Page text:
As outbreaks of the coronavirus spread throughout the world, people are reminded over and again to limit physical contact, wash hands and avoid touching their face. The recent Netflix docuseries “Pandemic: How to Prevent an Outbreak” illustrates how the Islamic ritual washing, known as “wudu,” may help spread a good hygiene message.
The series focuses on Syra Madad, a Muslim public health specialist in a New York hospital, who takes a break to say her prayers at the Islamic Center of New York University. Before entering the prayer room, Madad stops to perform wudu, and washes her mouth and face as well as her feet.
Islamic law requires Muslims to ritually purify their body before praying. As a scholar of Islamic studies who researches ritual practices among Muslims, I have found that these practices contain both spiritual and physical benefits.
Related Video: How to Wash Your Hands
The Prophet Muhammad left detailed guidance for Muslims on how to live their lives, including how to pray, fast and stay ritually pure. This guidance is available in collections called the Hadith.
According to Islamic law, there are minor and major impurities. Minor impurities involve urinating, defecating and sleeping, among other practices. A person of Muslim faith is supposed to perform a ritual washing of their bodies before praying to get rid of these minor impurities.
Wudu is to be performed, as was done by the Prophet Muhammad, in a specific order before praying, which takes place five times a day. Before each prayer, Muslims are expected to wash themselves in a certain order – first hands, then mouth, nose, face, hair and ears, and finally their ankles and feet.
While washing with water is required when it is available, if a person has limited access to water, then a Muslim is permitted to symbolically “cleanse” their hands and face with dust or sometimes sand or other natural materials.
A Quranic verse says: “And if you are ill or on a journey or one of you comes from the place of relieving himself or you have contacted women and find no water, then seek clean earth and wipe over your faces and your hands [with it]. Indeed, God is ever Pardoning and Forgiving.”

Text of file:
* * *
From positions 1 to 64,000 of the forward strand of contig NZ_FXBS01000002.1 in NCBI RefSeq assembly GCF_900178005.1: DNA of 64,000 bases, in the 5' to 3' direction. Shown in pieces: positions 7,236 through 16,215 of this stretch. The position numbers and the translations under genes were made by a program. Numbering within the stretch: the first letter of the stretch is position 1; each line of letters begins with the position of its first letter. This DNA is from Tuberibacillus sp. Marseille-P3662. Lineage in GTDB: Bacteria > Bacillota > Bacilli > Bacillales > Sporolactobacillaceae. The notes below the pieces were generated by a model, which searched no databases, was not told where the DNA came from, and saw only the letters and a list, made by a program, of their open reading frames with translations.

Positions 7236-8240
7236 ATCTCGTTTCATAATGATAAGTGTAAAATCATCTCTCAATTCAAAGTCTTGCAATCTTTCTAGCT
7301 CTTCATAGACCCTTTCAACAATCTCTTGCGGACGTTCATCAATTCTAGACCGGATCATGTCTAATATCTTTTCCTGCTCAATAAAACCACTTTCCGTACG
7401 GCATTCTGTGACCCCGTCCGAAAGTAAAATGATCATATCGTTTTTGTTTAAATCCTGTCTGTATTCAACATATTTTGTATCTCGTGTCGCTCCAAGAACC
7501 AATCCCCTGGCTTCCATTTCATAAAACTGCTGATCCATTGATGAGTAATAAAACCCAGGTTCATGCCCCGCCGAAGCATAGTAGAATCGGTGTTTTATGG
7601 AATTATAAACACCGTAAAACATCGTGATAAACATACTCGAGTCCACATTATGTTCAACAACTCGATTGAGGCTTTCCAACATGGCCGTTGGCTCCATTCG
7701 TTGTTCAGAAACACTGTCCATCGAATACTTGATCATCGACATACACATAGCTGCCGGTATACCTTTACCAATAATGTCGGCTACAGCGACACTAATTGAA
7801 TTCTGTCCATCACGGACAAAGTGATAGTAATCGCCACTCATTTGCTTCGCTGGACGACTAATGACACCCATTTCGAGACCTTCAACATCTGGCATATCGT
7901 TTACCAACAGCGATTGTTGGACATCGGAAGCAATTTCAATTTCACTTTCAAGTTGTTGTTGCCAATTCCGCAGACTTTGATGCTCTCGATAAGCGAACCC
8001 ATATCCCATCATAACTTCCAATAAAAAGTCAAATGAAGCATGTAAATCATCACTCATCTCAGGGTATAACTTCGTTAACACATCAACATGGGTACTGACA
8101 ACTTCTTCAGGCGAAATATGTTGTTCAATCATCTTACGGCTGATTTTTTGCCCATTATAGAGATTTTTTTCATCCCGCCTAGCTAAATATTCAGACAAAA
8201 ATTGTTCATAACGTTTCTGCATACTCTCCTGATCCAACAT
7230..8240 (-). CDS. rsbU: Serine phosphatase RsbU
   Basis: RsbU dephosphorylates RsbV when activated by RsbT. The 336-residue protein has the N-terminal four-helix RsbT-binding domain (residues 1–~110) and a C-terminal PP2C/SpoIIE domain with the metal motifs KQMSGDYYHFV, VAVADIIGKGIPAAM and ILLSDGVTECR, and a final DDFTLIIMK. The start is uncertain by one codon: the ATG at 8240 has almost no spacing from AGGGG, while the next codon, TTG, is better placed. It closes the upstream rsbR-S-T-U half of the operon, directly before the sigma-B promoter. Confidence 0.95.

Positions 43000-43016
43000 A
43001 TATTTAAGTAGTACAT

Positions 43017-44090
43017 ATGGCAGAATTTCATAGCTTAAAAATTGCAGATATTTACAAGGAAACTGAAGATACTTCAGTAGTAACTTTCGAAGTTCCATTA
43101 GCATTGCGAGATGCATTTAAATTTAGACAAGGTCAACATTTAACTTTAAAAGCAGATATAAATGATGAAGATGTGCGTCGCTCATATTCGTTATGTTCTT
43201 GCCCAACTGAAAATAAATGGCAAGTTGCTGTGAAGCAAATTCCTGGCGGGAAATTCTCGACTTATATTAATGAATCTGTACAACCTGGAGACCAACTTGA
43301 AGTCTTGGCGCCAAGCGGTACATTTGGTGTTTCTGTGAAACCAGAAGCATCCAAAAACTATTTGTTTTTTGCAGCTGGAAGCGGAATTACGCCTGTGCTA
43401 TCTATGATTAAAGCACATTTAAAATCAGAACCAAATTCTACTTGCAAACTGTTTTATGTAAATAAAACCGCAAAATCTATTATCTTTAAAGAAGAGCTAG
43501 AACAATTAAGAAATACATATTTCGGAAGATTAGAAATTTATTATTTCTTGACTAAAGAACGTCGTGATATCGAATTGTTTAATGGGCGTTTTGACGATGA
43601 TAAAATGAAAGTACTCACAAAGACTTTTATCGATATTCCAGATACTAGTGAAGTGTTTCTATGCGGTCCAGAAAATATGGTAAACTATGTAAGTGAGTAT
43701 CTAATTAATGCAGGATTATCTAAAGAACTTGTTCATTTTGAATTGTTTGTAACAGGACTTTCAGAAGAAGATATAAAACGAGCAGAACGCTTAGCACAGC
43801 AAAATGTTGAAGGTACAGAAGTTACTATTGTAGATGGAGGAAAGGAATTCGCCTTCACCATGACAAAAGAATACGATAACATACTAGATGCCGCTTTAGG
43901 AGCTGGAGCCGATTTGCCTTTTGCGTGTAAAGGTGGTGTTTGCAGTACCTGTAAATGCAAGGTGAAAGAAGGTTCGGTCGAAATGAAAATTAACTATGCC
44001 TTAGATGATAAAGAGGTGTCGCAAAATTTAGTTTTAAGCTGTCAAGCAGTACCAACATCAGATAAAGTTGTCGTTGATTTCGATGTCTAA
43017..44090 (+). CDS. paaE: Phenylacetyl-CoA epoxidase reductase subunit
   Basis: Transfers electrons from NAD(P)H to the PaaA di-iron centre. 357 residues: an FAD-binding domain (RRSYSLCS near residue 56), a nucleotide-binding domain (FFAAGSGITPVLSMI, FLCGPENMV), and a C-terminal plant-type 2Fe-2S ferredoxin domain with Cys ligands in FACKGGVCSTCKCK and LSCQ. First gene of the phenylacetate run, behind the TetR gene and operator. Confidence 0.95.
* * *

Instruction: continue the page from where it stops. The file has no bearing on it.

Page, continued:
A hadith from the prophet also describes the Earth as a purifying agent if there is a scarcity of water for washing.
Major impurity is defined in Islamic texts as occurring after sexual activity or when a woman completes her menstrual cycle. A Muslim woman should not pray during her menstrual cycle. To purify oneself after such an impurity, a Muslim is required to take a shower, called “ghusl.” A person needs to wash their entire body, from head to toe, including their hair.
Preparing for prayer by washing one’s body using water can be a deeply spiritual act for Muslims. Islamic studies scholar Paul Powers argues it isn’t “empty ritualism,” but an embodied practice that helps the individual center on an inner religiosity.
Similarly, another Islamic studies scholar, Marion Katz, explains in her 2002 book “Body of Text” that the importance of wudu lies in its symbolic cleansing. It does not always cleanse the parts of the body that are “physically involved in the pollution act.”
Ritual purity is different from hygienic practices, although Islam also emphasizes good hygiene. Muslims take care to wash often, including using water after going to the bathroom.
Aligning with public health guidelines
Muslim institutions have begun to recommend that people make sure to wash their hands for 20 seconds with soap before doing wudu. Emphasizing that wudu alone cannot prevent the virus from spreading, other Islamic institutions recommend that mosques supply extra soap and hand sanitizer near the washing area.
They have issued rulings to cancel Friday prayers, urged Muslims to wash their hands with soap regularly, refrain from touching their face and practice social distancing.
While people have cleared local store shelves of hand sanitizers, wipes, cleaning supplies, gloves and masks, basic hygiene practices remain the best way to prevent the spread of the coronavirus and other viruses.
At this time, Islamic practices that emphasize purity of body could help reiterate the importance of hygienic practices along with the use of soap or hand sanitizer, to reduce one’s vulnerability to the virus.
[You’re smart and curious about the world. So are The Conversation’s authors and editors. You can read us daily by subscribing to our newsletter.]
This article is republished from The Conversation, a nonprofit news site dedicated to sharing ideas from academic experts.
Rose S. Aslan does not work for, consult, own shares in or receive funding from any company or organization that would benefit from this article, and has disclosed no relevant affiliations beyond their academic appointment.